Sony’s New 3-D TV Warns Kids If They’re Too Close


For parents tired of nagging their kids about sitting too close to the television, Sony says its new 3-D television will do it for you.

A camera sensor built into the television’s bottom bezel, just below the Sony logo, detects if a child comes within one meter, or about 40 inches. After a couple of seconds, an alarm is triggered and the screen will go dark, displaying a message telling the child to back away.

A Japanese graphic describes what happens when a child gets too close to the new Sony television.

How can the television tell the difference between a child and the child’s nearsighted grandfather moving closer for a better look?

A Sony spokesman says the technology behind the sensor is similar to one used in the company’s Cyber-shot digital cameras. Using an algorithm and geometrical data, the sensor is able to determine whether it’s a child or adult standing in front of the TV.

This feature, which is called the Intelligent Presence Sensor, will only be available in Sony’s upcoming 3-D televisions, and the feature works in both 2-D mode and 3-D mode. So far, Sony has announced the new 3-D television will debut in Japan on June 10 and it is expected to launch globally at nearly the same time.

It won’t come cheap. A 46-inch LCD television will sell for about 350,000 yen (nearly $3,900) although it will likely sell for cheaper in the U.S.

It’s not the first time Sony has incorporated sensors into its televisions. Previous LCD televisions have come with an energy-saving feature using an infrared sensor to automatically turn off the TV if there was no motion or body heat in the TV’s vicinity after a period of time set by the user.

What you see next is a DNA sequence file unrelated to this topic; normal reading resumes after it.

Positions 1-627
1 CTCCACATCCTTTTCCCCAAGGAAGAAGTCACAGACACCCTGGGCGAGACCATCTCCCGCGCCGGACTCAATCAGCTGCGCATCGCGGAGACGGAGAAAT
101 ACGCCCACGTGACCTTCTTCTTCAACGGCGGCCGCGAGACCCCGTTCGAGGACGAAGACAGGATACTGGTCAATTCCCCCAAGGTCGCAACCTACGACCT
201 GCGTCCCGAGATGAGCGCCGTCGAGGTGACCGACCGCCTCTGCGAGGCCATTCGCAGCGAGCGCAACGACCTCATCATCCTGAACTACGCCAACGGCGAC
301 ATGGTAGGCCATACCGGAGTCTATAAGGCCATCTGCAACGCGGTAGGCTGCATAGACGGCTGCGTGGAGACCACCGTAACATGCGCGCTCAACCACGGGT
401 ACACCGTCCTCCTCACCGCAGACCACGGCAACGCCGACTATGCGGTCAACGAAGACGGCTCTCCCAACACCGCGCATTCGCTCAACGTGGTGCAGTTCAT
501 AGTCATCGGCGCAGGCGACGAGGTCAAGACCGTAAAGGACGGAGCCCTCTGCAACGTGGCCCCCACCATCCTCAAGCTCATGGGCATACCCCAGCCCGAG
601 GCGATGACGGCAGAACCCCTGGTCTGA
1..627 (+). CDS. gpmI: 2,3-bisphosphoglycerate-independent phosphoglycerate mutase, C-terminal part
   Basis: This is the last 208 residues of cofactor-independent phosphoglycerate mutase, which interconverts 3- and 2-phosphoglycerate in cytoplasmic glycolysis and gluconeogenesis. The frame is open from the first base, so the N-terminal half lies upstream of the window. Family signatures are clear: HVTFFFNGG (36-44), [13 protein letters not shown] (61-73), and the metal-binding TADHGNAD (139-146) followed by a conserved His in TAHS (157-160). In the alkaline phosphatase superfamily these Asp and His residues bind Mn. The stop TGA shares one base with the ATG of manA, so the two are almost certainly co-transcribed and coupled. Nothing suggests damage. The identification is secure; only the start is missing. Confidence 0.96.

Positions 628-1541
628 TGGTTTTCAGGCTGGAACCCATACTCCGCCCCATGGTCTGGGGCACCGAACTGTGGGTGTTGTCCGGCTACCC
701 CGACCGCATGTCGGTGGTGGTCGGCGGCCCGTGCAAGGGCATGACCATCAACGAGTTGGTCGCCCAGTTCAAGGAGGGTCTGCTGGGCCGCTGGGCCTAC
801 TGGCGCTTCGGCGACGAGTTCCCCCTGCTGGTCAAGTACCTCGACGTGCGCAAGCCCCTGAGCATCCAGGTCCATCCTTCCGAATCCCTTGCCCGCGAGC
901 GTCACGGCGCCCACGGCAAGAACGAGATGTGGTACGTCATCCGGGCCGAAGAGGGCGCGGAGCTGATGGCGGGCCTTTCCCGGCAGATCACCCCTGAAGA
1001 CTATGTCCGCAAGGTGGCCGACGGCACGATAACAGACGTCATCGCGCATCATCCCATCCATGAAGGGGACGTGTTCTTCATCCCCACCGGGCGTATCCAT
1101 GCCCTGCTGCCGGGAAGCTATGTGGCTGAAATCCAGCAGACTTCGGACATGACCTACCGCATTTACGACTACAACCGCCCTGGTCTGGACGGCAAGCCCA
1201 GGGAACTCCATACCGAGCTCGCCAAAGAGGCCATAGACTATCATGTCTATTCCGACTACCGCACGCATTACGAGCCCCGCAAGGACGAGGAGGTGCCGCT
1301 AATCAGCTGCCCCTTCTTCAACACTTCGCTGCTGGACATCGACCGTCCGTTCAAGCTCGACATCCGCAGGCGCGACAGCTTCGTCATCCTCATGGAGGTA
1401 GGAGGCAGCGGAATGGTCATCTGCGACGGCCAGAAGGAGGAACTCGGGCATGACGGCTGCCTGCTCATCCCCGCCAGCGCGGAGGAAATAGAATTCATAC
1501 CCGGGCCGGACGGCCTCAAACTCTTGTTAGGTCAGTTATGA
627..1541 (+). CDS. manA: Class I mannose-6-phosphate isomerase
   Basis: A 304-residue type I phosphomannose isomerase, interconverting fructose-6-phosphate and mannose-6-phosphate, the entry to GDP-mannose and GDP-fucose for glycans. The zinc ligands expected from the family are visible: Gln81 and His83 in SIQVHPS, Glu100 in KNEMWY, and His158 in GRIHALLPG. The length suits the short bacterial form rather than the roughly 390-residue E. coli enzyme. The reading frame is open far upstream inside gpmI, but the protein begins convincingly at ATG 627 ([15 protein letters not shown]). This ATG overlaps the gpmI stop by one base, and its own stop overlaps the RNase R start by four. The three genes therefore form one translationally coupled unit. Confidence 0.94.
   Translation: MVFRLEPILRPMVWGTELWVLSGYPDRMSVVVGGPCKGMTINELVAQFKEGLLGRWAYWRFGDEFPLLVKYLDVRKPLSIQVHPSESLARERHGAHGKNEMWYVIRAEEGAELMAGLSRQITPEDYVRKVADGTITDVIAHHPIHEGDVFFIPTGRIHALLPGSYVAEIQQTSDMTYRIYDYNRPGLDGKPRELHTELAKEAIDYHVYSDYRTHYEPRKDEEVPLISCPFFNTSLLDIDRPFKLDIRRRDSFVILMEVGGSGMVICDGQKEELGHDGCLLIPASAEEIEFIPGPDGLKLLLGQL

Sony has taken that feature one step further with this new sensor.

The sensor detects when a viewer is not looking at the screen. If after 10 minutes (or whatever pre-set time the user decides), the person is still not looking at the screen, the television screen goes darker to save on energy.

After an additional 30 minutes of the person not looking at the screen, the TV will turn itself off. However, if at any point during this time, the person starts looking at the screen again, the TV returns to its regular illumination.

One more thing this sensor does is find out where people are sitting in relation to the television. For example, if a viewer is not sitting directly in front of the set and is off to the side, the television detects that and funnels the audio in that direction.

By Daisuke Wakabayashi, Wall Street Journal


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Through out my years, Sony has been a passion of mine.

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